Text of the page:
We have nonetheless decided to include information from captured 9/11 conspirators and al Qaeda members in our report. We have evaluated their statements carefully and have attempted to corroborate them with documents statements of others. In this report, we indicate where such statements provide the foundation for our narrative. We have been authorized to identify by name only ten detainees whose custody has been confirmed officially by the U.S. government.*

____________

*Those detainees are Khalid Sheikh Mohammed, Abu Zubaydah, Riduan Isamuddin (also known as Hambali), Abd Rahim al Nashiri, Tawfiq bin Attash (also known as Khallad), Ramzi Binalshibh, Mohamed al Kahtani, Ahmad Khalil Ibrahim Samir al Ani, Ali Abd al Rahman al Faqasi (also known as Abu Bakr al Azdi), and Hassan Ghul.

It's now known that we waterboarded KSM and AZ. SO, all of a sudden, PZ favors finding out what he covered up before? BS.

See also http://rawstory.com/08/news/2009/05/13/report-m…


Photomaniacal » Blog Archive » Obama can’t keep torture under wraps | Ken Gude
Pingback posted May 14, 2009 @ 12:44 pm

[...] battles were largely within the corridors of power in Washington, but Ali Soufan, the FBI interrogator first assigned to coax information out of Abu Zubaydah, was [...]


knowbuddhau
Comment posted May 14, 2009 @ 12:22 pm

It's nice that he's now mouthing the right lines, but let's not forget his role in stealing from us our sovereignty in the form of the truth of our time.

Zelikow's report was a whitewash. As Executive Director, he strangely failed to keep phone logs for the commission. It's impossible to know if anyone, Karl Rove for example, had improper contacts and influence.

http://www.democracynow.org/2008/2/7/the_9_11_c…

In the Democracy Now! interview, PZ keeps pointing to Democratic Party-vetted people to bolster his argument with “bipartisanship,” even though Lee Hamilton still has the stench of our Central American massacres. We're expected to have forgotten that like Zelikow seems to have.

Isn't this an estoppel argument? The Mysterious Dr.Z: What do you mean, my farts stink? I have reports from CIA that say they don't, and now CIA is under criminal investigation, so even if I do stink, which of course I suspected, why didn't CIA tell me?

DEMOCRACY NOW!: Did you ask them?

Philip Zelikow: “Um, I did not, but that wasn't uh, I wasn't the person who was pushing the issue directly with Tenet. That was more the job of my bosses on the commission, Tom Kane and Lee Hamilton and other commissioners. Um, it was….”

He's XO of the BushCo damage control team, so what's he do about being stonewalled by CIA? He complains vociferously in writing, but not a peep in person?

No, he says, that was the duty of his bosses, Kean&Hamilton, the two-headed bipartisan hydra. Look, he asked CIA lots of questions. In writing. The Bush Justice Department was supposedly investigating CIA, presumably for being such poor correspondents. And besides, they told him not to look, what could he do?

Zelikow himself said, one “can only assume that they had something they wished to UH something they didn't want the commission to know.”

How could poor Zelikow know that his shit stinks? You don't seriously expect him to trust his own senses, do you? That would be madness!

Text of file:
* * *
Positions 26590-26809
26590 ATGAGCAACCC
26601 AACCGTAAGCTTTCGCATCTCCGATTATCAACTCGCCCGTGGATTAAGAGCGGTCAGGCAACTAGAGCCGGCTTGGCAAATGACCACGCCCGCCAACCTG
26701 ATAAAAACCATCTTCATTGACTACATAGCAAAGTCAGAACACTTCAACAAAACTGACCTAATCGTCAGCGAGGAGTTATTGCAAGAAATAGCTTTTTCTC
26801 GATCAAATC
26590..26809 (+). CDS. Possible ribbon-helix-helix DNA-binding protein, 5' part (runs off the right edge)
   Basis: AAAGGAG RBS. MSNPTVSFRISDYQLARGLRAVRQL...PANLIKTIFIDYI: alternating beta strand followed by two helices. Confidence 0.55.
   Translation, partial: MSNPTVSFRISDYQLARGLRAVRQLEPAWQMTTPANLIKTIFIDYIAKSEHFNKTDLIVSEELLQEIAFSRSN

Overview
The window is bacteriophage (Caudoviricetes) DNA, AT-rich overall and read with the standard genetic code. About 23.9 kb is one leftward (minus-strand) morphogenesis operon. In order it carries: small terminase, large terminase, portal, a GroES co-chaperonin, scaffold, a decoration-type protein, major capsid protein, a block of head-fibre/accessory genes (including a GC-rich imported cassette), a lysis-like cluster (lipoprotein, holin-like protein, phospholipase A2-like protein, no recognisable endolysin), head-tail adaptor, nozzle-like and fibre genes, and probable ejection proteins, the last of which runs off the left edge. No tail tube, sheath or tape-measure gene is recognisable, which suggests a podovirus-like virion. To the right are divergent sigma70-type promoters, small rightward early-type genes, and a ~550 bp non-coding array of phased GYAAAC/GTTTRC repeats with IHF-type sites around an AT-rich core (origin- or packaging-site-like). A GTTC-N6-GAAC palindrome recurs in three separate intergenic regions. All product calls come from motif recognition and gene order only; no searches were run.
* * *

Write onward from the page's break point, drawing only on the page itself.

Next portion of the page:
AMY GOODMAN: Did you know that these questions were obtained under duress, under torture?

PHILIP ZELIKOW: We did not know that. We could see that they were extremely reluctant to tell us about the circumstances, and therefore we could only assume that they felt they had something that they wished—they didn’t want the Commission to know about.

AMY GOODMAN: Did you ask if they were obtained through torture?

PHILIP ZELIKOW: We asked how they were obtained.

AMY GOODMAN: And what were you told?

PHILIP ZELIKOW: It was—we were told we can’t go in—we can’t tell you that. And we asked those questions—that’s why when the disclosure came out about the CIA tape recordings, people immediately said, “Well, did the Commission asked for information of this kind?” And we immediately prepared a report, which I did, actually, for Tom Kean and Lee Hamilton, which has been leaked to the New York Times and is available on the internet, that details exactly how thoroughly we questioned CIA about the information surrounding these interrogations. And CIA’s alleged withholding of information from us is currently one of the subjects of the federal criminal investigation that’s now underway.

Zelikow later repeats that bit about the leak, as if citing a reference. Is that how they do things at UVirginia, where he was supposedly a professor of history?

And here's his fig leaf for torture: the infamous text box of page 146, in which he tried to bury his report's reliance on evidence manufactured to order by torture:

Detainee Interrogation Reports

Chapters 5 and 7 rely heavily on information obtained from captured al Qaeda members. A number of these “detainees” have firsthand knowledge of the 9/11 plot.

Assessing the truth of statements by these witnesses–sworn enemies of the United States–is challenging. Our access to them has been limited to the review of intelligence reports based on communications received from the locations where the actual interrogations take place. We submitted questions for use in the interrogations, but had no control over whether, when, or how questions of particular interest would be asked. Nor were we allowed to talk to the interrogators so that we could better judge the credibility of the detainees and clarify ambiguities in the reporting. We were told that our requests might disrupt the sensitive interrogation process.

We have nonetheless decided to include information from captured 9/11 conspirators and al Qaeda members in our report. We have evaluated their statements carefully and have attempted to corroborate them with documents statements of others. In this report, we indicate where such statements provide the foundation for our narrative. We have been authorized to identify by name only ten detainees whose custody has been confirmed officially by the U.S. government.*

____________

*Those detainees are Khalid Sheikh Mohammed, Abu Zubaydah, Riduan Isamuddin (also known as Hambali), Abd Rahim al Nashiri, Tawfiq bin Attash (also known as Khallad), Ramzi Binalshibh, Mohamed al Kahtani, Ahmad Khalil Ibrahim Samir al Ani, Ali Abd al Rahman al Faqasi (also known as Abu Bakr al Azdi), and Hassan Ghul.

It's now known that we waterboarded KSM and AZ. SO, all of a sudden, PZ favors finding out what he covered up before? BS.

See also http://rawstory.com/08/news/2009/05/13/report-m…


RSS feed for comments on this post.

Sorry, the comment form is closed at this time.